There’s no doubt that Kate Middleton expected a fair amount of public scrutiny when she married into the royal family, but it’s unlikely she expected the world's most reputable fashion magazine to produce a detailed analysis of everything from the diameter of her curls (25mm) to the average number of teeth she bares when she smiles (8.6).
Yet the February issue of British Vogue contains just such an analysis of the Duchess of Cambridge. The fashion magazine's multipage “Katepedia”, picks apart the minutia of Middleton's physical appearance in dazzling statistical detail.
Kate wears blue 24 per cent of the time, holds her clutch in both hands 48 per cent of the time, tilts her hats and fascinators at a perfect 50 degree angle, sports something called a "Chelsea blow dry” 73.4 per cent of the time, and wears earrings with an average drop of 33 mm.
“I think the 'Katepedia' reflects the popular fascination with the Duchess of Cambridge's style choices,” says Carolyn Harris, a historian lecturer at the University of Toronto and a royal history blogger at Royalhistorian.com. “There was even a recent article about Orthodox Jewish women emulating the Duchess's comparatively modest style choices.”
One needs to look no further than the many blogs and Twitter feeds devoted to emulating Kate’s style or adapting it for a smaller budget to see evidence of this public fervor.
Harris also points out that Kate is far from the first royal to have her style heavily scrutinized.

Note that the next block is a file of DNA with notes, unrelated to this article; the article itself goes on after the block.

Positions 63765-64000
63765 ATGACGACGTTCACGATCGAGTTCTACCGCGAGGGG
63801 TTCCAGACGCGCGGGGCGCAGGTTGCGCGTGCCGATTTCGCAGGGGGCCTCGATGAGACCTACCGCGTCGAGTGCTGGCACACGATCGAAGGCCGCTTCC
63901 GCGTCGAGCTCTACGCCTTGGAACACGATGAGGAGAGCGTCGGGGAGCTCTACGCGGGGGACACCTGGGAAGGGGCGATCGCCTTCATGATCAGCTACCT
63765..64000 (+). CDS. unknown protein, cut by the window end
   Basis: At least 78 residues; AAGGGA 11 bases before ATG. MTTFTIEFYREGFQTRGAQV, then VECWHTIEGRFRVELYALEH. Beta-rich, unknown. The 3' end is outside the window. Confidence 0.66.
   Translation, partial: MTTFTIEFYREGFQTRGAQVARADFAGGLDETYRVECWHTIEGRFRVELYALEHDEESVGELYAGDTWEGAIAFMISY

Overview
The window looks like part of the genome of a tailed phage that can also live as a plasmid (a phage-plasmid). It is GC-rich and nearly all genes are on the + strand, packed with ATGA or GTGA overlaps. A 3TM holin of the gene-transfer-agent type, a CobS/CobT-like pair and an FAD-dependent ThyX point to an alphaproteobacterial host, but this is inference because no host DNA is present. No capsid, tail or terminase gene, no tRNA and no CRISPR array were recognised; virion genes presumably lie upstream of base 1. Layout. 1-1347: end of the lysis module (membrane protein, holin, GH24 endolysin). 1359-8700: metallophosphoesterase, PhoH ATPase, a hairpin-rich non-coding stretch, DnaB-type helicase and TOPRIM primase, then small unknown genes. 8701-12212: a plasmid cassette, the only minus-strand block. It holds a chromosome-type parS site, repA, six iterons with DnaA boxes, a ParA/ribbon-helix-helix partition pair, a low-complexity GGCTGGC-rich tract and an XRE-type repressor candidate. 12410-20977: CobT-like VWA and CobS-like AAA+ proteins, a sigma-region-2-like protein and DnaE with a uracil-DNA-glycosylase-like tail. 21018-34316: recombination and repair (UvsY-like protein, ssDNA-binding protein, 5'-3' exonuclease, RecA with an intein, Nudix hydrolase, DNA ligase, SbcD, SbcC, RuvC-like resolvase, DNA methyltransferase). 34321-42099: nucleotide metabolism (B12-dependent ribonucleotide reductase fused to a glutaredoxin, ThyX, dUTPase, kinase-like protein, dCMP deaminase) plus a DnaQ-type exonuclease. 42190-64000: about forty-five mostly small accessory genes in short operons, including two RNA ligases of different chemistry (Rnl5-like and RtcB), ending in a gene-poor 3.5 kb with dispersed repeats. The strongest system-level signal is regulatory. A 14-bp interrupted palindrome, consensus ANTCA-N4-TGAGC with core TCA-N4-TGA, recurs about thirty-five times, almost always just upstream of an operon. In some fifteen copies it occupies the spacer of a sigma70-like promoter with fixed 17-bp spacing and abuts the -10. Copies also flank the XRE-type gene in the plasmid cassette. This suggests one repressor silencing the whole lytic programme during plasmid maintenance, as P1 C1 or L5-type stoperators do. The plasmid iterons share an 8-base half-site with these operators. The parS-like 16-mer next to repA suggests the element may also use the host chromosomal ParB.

“For example, Queen Marie Antoinette of France helped popularize French 'fashion almanacs' which displayed examples of her style for the general public,” says Harris.
But other royal experts find the Vogue story in poor taste.
“Personally, I think Vogue is overdoing it,” says Marilyn Braun, a royal commentator at Marilyn’s Royal Blog. “The scrutiny Kate faces was predictable but I didn't expect it to be on this level. I mean, do we really need to know what hand she prefers to carry her purse in or what angle she wears her hats at? Is Kate going to start a trend for how many teeth to show in a school photo? No.”
Braun thinks that while a certain amount of fascination with an iconic figure’s style is to be expected, the "forensic detail" in Vogue’s article goes too far and could be dictating Kate’s fashion sense.
“If I was under this much scrutiny, I think I would have run for the hills a long time ago,” says Braun. “She’s been accused of playing it safe fashion-wise, so the intense scrutiny may have a lot to do with that. Not wanting to make any fashion mistakes, to look perfect, maintain public approval. No one is perfect nor should they put pressure on themselves to be. Kate included.”